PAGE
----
MOST Filipinos approve of the way the administration is handling the fight against criminality, but they find the government lacking in addressing an issue that 34 percent of them find urgent—controlling inflation, the latest Pulse Asia survey showed.
The survey, conducted among 1,200 respondents from Dec. 6 to 11, 2016, showed that 84 percent of Filipinos approved of the administration’s anti-crime efforts, while 12 percent said they were ambivalent about it. Only 4 percent disapproved.
President Rodrigo Duterte’s anti-crime efforts have focused on his war on illegal drugs, which has drawn widespread criticism abroad because of the rising bodycount of drug suspects.
The administration also drew high marks for responding to disasters (80 percent), fighting corruption (76 percent), protecting the welfare of overseas workers (75 percent), increasing peace (72 percent), protecting the environment (69 percent), enforcing the rule of law (69 percent), defending territorial integrity (65 percent), creating more jobs (58 percent), improving workers’ pay (57 percent), and poverty reduction (51 percent).
On the other hand, only 44 percent of respondents approved of the way the government was fighting inflation. Most—or 36 percent—were undecided, while 20 percent expressed disapproval.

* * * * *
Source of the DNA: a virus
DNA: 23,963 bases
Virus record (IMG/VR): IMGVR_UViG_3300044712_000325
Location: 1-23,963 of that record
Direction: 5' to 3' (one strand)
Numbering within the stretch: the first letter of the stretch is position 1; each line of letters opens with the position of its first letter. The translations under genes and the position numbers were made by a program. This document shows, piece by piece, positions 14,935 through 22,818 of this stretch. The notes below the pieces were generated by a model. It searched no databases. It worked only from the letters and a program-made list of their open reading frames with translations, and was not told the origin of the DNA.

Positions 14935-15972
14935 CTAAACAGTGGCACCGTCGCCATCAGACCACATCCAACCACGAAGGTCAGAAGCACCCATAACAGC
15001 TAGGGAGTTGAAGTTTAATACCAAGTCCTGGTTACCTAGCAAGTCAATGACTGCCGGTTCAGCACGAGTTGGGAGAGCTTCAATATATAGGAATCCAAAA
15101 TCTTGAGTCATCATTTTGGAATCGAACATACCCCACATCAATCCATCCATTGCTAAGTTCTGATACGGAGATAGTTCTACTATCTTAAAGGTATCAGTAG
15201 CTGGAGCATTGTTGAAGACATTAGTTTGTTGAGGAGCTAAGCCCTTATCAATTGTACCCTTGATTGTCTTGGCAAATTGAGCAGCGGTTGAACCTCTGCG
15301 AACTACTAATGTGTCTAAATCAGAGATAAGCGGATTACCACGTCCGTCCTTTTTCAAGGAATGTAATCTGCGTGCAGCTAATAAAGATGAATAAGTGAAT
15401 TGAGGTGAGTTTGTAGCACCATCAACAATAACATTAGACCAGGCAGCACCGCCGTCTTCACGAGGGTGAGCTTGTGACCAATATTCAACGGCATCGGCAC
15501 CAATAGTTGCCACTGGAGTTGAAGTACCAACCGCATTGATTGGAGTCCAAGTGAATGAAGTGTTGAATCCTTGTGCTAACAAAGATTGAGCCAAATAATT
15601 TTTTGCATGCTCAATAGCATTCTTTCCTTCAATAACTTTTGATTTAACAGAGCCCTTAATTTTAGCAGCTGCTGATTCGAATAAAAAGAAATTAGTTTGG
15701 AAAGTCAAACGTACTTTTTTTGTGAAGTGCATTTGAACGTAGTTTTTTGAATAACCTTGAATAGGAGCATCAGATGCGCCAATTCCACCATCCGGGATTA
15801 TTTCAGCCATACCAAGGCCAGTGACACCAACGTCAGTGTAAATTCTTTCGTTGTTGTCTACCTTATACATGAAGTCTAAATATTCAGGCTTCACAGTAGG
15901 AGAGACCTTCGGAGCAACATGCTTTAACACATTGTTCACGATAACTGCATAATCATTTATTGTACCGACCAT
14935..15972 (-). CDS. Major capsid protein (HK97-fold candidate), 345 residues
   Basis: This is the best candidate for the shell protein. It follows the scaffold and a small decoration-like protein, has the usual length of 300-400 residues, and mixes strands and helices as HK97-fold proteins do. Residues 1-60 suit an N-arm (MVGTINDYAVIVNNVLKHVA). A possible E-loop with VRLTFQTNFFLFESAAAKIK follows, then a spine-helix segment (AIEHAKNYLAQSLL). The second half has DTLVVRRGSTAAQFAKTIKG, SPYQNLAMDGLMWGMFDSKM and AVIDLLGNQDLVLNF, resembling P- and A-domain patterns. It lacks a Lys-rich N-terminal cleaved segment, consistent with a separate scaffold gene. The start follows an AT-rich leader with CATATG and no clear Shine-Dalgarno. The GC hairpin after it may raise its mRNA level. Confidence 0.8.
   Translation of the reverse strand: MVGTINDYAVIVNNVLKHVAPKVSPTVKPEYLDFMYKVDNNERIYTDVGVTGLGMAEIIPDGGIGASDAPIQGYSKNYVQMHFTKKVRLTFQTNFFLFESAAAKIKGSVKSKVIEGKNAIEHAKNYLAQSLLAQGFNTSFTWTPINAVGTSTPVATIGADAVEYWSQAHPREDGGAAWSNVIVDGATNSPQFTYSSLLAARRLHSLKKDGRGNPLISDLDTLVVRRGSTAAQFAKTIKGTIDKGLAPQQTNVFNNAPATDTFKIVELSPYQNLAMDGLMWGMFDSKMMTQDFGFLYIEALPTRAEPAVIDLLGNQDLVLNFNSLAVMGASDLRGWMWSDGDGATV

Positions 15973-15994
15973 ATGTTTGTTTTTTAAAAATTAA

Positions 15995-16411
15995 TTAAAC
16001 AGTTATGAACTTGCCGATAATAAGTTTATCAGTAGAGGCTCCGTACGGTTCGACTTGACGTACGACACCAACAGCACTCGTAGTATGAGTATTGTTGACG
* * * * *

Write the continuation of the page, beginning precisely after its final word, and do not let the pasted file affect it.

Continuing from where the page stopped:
The approval ratings showed little change from the September survey, Pulse Asia said, except for a decline in efforts to increase workers’ pay and to control inflation.
The latest survey, conducted from Dec. 6 to 11, 2016 had a ±3 percent margin of error at the 95 percent confidence level.
The Philippine National Police said Friday that the anti-illegal drugs campaign has seized over P3.7 billion worth of prohibited substances in six months, from July 2016 to January 2017.
PNP statistics showed that some 95,000 sachets of shabu were seized in various parts of the country, 8,5881 of them from Metro Manila.
Reports said some 6,273 people were killed in the war on drugs since July 2016 with 2,224 pushers or users killed in police operations. The remaining 4,049 were victims of extrajudicial killings or vigilante groups.
Amid the government’s bloody war on drugs, Vice President Leni Robredo called on the young from four Catholic schools never to resort to violence in “fighting the fight.”
Speaking before the Edsa-Ortigas Consortium’s Peace Congress, Robredo said a culture of violence will never solve problems.
“Violence is the quick fix that we must prevent and condemn. Violence is a way of cutting corners, where complex problems are met with simplistic but ineffective solutions. Here in the Philippines, we are faced with issues of terrific scale and complexity. But violence is not the right response to poverty and inequality,” she said. “Bloodshed will not solve crime and injustice.”
The consortium is composed of leaders from both grade school and high school departments of the Immaculate Conception Academy, Xavier School, La Salle Greenhills and St. Pedro Poveda College. With Francisco Tuyay and Rio N. Araja